Now that we have covered the essentials, we could go and hack our MVP together. However, we will look at other options first.
The next thing we should consider in building our API is a versioning scheme. It is inevitable that we are going to change an API and at some point will face backward-incompatible changes. You might ignore it if you only have one client. But trust me, if you don’t consider it from the start, it will ruin your day in the future.
Now that we have settled on using REST, we face the next decision with naming our endpoints. It seems easy, but I’ve found three way so far, and I believe all claim to be best practice. Which I find funny.
We finished with 4 endpoints and the question if we could use REST for the API last time.
What we got so far:
In the center of Kanban is the so-called Kanban Board; yes, it is an actual board. On it, there are usually 3 columns, called swim lanes. The lanes represent the state of a task and are named Ready, Doing and Done; starting on the left. Each individual todo aka task is written on a post-it note and depending on its state, put in a column. Usually, a task will start on the left in Ready.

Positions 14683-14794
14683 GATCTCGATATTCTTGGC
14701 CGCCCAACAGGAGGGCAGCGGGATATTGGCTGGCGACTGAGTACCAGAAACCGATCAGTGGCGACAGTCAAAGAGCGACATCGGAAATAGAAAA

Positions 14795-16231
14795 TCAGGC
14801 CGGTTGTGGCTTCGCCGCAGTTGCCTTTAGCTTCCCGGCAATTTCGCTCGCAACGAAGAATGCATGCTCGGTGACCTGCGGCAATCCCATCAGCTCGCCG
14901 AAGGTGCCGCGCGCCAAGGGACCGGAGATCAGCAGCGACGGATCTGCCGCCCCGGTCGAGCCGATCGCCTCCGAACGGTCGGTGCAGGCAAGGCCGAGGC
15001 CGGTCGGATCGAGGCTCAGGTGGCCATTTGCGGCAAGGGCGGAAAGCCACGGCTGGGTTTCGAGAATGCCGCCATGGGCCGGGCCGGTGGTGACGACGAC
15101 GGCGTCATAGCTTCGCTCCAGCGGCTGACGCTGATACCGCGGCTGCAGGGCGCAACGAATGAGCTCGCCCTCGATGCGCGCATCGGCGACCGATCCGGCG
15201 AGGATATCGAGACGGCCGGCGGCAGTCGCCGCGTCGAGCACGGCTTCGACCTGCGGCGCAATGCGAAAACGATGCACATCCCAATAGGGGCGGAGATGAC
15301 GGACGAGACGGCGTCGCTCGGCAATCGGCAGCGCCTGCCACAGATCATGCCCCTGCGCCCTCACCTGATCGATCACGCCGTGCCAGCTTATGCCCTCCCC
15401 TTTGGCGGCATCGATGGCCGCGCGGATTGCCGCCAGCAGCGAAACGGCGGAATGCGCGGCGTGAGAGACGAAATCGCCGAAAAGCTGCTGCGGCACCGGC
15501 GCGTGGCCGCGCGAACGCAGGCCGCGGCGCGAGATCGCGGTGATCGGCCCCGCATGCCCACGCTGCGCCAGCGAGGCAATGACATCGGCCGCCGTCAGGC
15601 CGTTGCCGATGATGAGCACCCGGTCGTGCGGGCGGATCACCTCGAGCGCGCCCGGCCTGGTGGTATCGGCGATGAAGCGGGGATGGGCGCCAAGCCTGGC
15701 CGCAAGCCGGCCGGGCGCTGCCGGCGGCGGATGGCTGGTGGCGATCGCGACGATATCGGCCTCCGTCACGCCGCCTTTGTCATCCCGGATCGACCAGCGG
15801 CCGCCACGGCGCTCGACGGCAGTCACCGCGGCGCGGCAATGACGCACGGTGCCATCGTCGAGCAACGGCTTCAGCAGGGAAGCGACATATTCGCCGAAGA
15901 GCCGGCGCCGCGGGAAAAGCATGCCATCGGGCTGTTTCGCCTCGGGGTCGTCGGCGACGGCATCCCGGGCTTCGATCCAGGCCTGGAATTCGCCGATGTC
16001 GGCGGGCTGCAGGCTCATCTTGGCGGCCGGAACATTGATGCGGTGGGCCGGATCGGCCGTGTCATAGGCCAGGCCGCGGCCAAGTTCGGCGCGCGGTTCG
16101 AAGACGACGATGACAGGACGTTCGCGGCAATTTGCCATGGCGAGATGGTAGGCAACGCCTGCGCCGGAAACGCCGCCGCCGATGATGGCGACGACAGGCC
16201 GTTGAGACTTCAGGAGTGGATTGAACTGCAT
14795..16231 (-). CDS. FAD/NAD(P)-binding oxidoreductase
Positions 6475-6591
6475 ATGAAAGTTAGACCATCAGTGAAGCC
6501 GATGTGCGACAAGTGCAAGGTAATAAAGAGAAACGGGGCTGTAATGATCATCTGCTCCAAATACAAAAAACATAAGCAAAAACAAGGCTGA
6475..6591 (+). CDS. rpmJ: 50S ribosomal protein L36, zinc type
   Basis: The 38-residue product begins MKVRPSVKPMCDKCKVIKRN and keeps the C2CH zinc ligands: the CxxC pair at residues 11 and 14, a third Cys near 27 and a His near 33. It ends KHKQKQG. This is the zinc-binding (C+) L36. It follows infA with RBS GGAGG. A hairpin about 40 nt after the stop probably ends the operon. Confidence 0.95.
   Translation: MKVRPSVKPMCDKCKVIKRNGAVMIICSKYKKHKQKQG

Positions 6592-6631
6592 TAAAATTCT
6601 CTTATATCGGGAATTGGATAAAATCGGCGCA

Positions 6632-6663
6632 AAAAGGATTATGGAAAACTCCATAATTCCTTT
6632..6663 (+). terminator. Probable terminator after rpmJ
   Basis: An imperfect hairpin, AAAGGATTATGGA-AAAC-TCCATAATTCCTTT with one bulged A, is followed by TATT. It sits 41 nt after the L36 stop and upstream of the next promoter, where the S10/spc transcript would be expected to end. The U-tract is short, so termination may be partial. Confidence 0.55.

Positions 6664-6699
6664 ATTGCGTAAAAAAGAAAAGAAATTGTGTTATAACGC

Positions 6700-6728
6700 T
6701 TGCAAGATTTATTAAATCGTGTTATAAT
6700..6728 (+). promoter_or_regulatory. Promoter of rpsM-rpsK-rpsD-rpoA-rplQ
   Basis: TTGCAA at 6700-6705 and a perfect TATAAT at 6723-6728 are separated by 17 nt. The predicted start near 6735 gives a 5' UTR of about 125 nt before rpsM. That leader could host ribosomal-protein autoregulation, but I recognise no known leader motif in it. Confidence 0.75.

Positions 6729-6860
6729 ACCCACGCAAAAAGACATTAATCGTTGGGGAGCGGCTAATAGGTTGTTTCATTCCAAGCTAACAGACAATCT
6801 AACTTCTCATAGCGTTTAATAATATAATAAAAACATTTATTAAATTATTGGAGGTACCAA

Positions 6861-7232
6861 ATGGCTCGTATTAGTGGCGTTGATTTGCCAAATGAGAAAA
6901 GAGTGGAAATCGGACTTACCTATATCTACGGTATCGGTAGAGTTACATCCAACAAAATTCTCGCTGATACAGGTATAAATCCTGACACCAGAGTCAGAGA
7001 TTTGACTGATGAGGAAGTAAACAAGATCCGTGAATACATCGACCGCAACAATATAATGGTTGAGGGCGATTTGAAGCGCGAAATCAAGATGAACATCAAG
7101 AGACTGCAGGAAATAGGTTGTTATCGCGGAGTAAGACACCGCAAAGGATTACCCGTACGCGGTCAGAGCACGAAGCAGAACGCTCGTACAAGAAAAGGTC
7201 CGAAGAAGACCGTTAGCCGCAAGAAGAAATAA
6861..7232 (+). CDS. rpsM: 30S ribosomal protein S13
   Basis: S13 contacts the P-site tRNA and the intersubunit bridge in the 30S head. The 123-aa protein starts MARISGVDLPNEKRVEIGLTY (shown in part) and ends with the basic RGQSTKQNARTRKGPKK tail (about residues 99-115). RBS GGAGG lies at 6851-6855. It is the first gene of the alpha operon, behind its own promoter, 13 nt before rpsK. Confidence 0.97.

I published in a recent newsletter how I learn. Today, it’s moving from the secret labs to the open space.
24.11.2017 by Jens in APIs
When building APIs in Java, we have some more options than just Spring Boot. No, I am not talking about JEE. We actually have some more options.
This is the fourth part of the API documentation series. In the last part we explored RAML as a solution, and in this article, we are covering OpenAPI.
This is the third part of the API documentation series. In the last part we explored the first solution using API Blueprint a bit, and in this article, we are covering RAML.